“Álvarez maps not only the land but his own body; his own relationship to people, earth, and ancestry; and the perils of capitalist frameworks that shape our lives on this land. Spirit Run is a running book, a social and environmental justice book, an anti-capitalist book, and an epic journey book.” ―Book Marks
“Like the act of running, and like Álvarez’s PDJ experience, Spirit Run is a complex, thought-provoking journey shot through with flashes of glory and hope.” ―Katie Noah Gibson, Shelf Awareness
“This book is not like any other out there. You will see this country in a fresh way, and you might see aspects of your own soul. A beautiful run.” ―Luís Alberto Urrea, author of The House of Broken Angels
“Spirit Run is the story of what brown bodies must do to reclaim identity and dignity. In language that puts us not only in the shoes but in the skin of the displaced, Álvarez takes back Raymond Carver country and tells an electric, kinetic, modern working-class story. So few books make me sweat and cry. Spirit Run has summoned breath and energy out of me.” ―Cinelle Barnes, author of Monsoon Mansion and Malaya
“Noé Álvarez’s words beat with the pulse of our hemisphere. Through them, we encounter Mexican, Indigenous, and migrant stories that are distinctly, defiantly American. Spirit Run is an anthem to the landscape that holds our identities and traumas, and its profound power to heal them.” ―Francisco Cantú, author of The Line Becomes a River
“Like all the best running books, Spirit Run is about much more than clocking up the miles. Álvarez’s journey honors the migration story of his parents and the arduous crossings made by so many other Americans. Spirit Run is a stunning memoir that moves to the rhythm of feet, labor, and the many landscapes of the Americas.” ―Catriona Menzies-Pike, author of The Long Run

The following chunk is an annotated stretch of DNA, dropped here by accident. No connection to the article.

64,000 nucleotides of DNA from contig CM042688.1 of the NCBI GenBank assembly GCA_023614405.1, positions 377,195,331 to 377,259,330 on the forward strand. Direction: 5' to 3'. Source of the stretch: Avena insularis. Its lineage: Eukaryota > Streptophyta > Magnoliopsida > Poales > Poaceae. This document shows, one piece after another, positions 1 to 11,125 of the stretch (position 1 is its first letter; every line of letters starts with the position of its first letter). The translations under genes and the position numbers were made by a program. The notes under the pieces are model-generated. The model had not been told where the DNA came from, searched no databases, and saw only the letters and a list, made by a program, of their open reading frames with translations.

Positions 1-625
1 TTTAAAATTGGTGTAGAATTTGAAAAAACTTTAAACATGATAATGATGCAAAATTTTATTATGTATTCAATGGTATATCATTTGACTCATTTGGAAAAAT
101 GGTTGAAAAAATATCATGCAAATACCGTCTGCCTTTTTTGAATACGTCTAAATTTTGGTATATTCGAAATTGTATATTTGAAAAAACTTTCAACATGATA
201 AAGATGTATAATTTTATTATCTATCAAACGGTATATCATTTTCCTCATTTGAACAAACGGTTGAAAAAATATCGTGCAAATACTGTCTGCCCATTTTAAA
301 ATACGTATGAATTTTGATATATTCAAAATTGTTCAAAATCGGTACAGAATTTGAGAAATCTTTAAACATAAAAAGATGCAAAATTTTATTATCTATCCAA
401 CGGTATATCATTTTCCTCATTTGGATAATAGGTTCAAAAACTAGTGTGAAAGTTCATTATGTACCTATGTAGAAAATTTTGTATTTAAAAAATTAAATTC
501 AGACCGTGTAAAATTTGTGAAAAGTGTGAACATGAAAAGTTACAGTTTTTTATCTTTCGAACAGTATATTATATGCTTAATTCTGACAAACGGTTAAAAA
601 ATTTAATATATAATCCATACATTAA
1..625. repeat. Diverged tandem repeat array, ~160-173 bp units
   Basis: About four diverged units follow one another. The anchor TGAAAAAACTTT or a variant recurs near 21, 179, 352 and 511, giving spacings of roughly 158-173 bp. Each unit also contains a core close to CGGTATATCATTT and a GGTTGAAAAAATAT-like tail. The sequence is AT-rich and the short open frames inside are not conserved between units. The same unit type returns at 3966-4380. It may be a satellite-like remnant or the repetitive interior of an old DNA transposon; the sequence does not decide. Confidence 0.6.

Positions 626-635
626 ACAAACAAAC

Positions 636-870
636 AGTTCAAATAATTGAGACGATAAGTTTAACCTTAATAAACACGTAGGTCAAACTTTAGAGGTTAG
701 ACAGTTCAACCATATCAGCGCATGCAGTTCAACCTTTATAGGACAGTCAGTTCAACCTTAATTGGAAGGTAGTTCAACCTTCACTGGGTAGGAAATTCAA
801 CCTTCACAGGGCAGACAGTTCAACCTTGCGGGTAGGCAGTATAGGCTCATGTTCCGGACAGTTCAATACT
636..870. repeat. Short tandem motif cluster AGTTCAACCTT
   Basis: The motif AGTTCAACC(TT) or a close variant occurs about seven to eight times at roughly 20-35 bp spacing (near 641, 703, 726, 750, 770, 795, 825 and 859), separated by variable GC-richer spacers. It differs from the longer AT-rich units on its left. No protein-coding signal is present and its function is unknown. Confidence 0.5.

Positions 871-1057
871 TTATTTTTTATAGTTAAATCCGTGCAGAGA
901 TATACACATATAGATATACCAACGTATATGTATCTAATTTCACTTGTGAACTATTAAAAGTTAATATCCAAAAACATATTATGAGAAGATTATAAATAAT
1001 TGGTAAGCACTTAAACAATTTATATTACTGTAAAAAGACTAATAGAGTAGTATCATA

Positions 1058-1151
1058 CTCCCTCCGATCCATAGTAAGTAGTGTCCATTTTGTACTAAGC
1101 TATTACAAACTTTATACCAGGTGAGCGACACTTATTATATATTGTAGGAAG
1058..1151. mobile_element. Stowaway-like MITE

“Spirit Run is a remarkable book. In gentle, minimalist, profound prose, Noé Álvarez writes about his once-undocumented parents before going on to run thousands of miles with Indigenous people. He finds his own magic.” ―Douglas Whynott, author of The Sugar Season
“‘I know now that every bit of earth contains the sacredness of another person’s existence,’ says Noé Álvarez in this riveting debut memoir, which ruminates on the relationship of the body to the landscape and what it means to call a place home. This account of a run is also a journey into the mind that, after incredible tests of endurance and faith, blurs the distinction between running and prayer. Spirit Run offers a distinct vision of the risks we must take to attain a life worth living.” ―Marcelo Hernandez Castillo, author of Cenzontle
“A thoughtful, immersive debut memoir. Noé Álvarez grew up in central Washington state, where his parents worked in the fruit industry. Uncertain about his future, he leaves college to join the Peace and Dignity Journeys. Organized by Indigenous activists of the Americas, these quadrennial spiritual runs cover thousands of miles, beginning in Alaska and Argentina and meeting in Central America, connecting communities separated by political borders. Engrossing and beautifully written.” ―Julie Graham, Yakima Valley Libraries (Yakima, WA)
About the Author
Noé Álvarez was born to Mexican immigrant parents and raised working-class in Yakima, Washington. He lives in Boston, where, until recently, he worked as a security officer at one of the nation’s oldest libraries, the Boston Athenæum. You can keep up with all the latest from Noé on Twitter.